Blue Screen without error message/code
Posted 01 September 2013 - 09:19 AM
Posted 01 September 2013 - 09:45 AM
Can you run Speccy and post the url for us please.
Overheating could be a cause but it does not only affect the GPU it can also affect the Ram which can sometimes be solved by removing the battery, Ram, AC adapter, blowing out the memory slots, pressing the power on button for around 20 seconds to dispel any static charge that may have built up and then reassembling the notebook, a cleaning guide which is for HP notebooks but the principal is only the same, see Here
Posted 01 September 2013 - 11:08 AM
Edited by biodante27, 01 September 2013 - 11:09 AM.
Posted 01 September 2013 - 12:23 PM
Please ensure that crashdumps are enabled on the notebook, see option one Here
The CPU reaching 80°C when only running Speccy is not a good sign, can your at any time hear the internal cooling fan working and if so does it sound as it always has because at 10+ years old it could be showing signs of wear and tear and/or be clogged with dust, the maximum safe temp for your CPU is 100°C but you would not want things to get this hot too often as it stresses the hardware.
Are you aware that Windows 7 has not been updated since 8/25/2012, this is putting you at risk of malware attack each and every time you access the internet, with this in mind I suggest that once the notebook has been cleaned out as per the link and information that I provided earlier I suggest that you get Windows and all other important software such as your AV (MSE) fully up to date, if the computer still has problems I would ask that you refer to the tutorial provided courtesy of admin which can be found Here
See if the cleaning etc helps and then post back please.
You are welcome BTW
Posted 02 September 2013 - 07:11 PM
Posted 03 September 2013 - 11:50 AM
The computer is old so it is possible that the CMOS battery has died and needs replacing, what a CMOS battery does
The reason that windows has that update from that date was because the calendar was in 2012. I updated everything (downloaded sp1 etc) and well I dont why it change the date.
Thermal paste does not normally need replacing unless the heatsink has been removed for some reason, clogged cooling fan/s and vents will however over time cause damage and weaken all of the computers hardware.
Have you ensured that crashdumps are enabled on the computer.
Have you done the cleaning that was suggested.
Have you followed the admin tutorial.
You are welcome BTW biodante27
Posted 03 September 2013 - 01:04 PM
Edited by biodante27, 03 September 2013 - 01:53 PM.
Posted 03 September 2013 - 01:56 PM
Not sure where you heard this but the information is incorrect, the computer will boot up but the time and date will be set back to the point from when the BIOS was originally activated on the MB, this poses a serious security threat if not remedied as the computer will not be able to download and install the security updates for the operating system and anti virus software.
Well if the cmos battery is dead the computer will never start in first place
The computer does not boot into the BIOS it gets the boot device sequence from it, once the computer has completed the power on self test (POST) it then accesses the storage device where the OS is stored and boots into Windows or whatever OS is being used.
because for it the computer boot up into the bios
What happens between the time that you power up the computer and when the icons appear on the desktop;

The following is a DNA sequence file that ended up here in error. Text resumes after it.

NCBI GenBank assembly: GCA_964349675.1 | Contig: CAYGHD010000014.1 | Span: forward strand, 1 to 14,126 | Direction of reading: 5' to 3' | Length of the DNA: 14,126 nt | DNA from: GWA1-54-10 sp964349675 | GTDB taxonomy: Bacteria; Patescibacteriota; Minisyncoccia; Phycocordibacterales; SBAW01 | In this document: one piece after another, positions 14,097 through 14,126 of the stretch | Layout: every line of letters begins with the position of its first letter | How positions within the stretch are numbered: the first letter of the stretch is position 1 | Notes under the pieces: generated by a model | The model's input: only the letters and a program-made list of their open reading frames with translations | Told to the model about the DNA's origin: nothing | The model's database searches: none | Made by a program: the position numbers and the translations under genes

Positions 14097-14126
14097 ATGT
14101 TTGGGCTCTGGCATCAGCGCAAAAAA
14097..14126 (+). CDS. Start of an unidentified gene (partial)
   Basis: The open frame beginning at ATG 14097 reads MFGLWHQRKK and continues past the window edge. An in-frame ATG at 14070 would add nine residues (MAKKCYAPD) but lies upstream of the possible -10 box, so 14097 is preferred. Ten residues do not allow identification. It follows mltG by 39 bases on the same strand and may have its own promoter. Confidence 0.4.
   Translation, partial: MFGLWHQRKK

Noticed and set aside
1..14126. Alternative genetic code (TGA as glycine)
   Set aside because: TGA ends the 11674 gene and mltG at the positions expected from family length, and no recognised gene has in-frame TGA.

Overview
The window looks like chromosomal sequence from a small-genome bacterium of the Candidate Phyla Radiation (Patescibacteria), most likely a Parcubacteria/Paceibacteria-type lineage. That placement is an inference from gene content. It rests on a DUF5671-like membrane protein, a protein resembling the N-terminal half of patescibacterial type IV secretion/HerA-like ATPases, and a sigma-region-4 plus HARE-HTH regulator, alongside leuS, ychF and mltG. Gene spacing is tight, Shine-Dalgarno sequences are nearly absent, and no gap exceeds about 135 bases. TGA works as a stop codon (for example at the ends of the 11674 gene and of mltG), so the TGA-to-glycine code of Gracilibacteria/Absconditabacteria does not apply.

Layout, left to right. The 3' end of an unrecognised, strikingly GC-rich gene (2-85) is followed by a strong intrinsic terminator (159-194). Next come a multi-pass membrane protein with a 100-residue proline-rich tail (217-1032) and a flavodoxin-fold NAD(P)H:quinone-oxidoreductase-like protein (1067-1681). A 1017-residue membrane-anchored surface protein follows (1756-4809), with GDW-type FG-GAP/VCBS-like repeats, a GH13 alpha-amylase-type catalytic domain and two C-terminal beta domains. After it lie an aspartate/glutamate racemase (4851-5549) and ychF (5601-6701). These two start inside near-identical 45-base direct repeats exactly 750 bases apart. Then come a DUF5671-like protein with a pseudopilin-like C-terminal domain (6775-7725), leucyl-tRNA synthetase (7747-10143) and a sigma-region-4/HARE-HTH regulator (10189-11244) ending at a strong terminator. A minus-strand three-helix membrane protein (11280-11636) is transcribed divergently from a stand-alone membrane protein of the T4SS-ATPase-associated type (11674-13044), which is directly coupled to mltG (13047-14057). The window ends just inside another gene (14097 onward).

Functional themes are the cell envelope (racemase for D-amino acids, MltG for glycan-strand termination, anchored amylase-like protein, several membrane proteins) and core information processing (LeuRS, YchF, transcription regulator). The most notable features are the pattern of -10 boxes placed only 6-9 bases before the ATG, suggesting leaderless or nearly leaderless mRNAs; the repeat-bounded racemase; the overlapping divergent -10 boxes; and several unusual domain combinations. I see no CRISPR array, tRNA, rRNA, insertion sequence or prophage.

In order for a computer to successfully boot, the BIOS, operating system and hardware components must all be working properly; failure of any one of these three elements will likely result in a failed boot sequence.
When the computer's power is first turned on, the CPU initializes itself, which is triggered by a series of clock ticks generated by the system clock. Part of the CPU's initialization is to look to the system's ROM BIOS for its first instruction in the startup program. The ROM BIOS stores the first instruction, which is the instruction to run the power-on self test (POST), in a predetermined memory address. POST begins by checking the BIOS chip and then tests CMOS RAM. If the POST does not detect a battery failure, it then continues to initialize the CPU, checking the inventoried hardware devices (such as the video card), secondary storage devices, such as hard drives and floppy drives, ports and other hardware devices, such as the keyboard and mouse, to ensure they are functioning properly.
Once the POST has determined that all components are functioning properly and the CPU has successfully initialized, the BIOS looks for an OS to load.
The BIOS typically looks to the CMOS chip to tell it where to find the OS, and in most PCs, the OS loads from the C drive on the hard drive even though the BIOS has the capability to load the OS from a floppy disk, CD or ZIP drive. The order of drives that the CMOS looks to in order to locate the OS is called the boot sequence, which can be changed by altering the CMOS setup. Looking to the appropriate boot drive, the BIOS will first encounter the boot record, which tells it where to find the beginning of the OS and the subsequent program file that will initialize the OS.
Once the OS initializes, the BIOS copies its files into memory and the OS basically takes over control of the boot process. Now in control, the OS performs another inventory of the system's memory and memory availability (which the BIOS already checked) and loads the device drivers that it needs to control the peripheral devices, such as a printer, scanner, optical drive, mouse and keyboard. This is the final stage in the boot process, after which the user can access the system’s applications to perform tasks.
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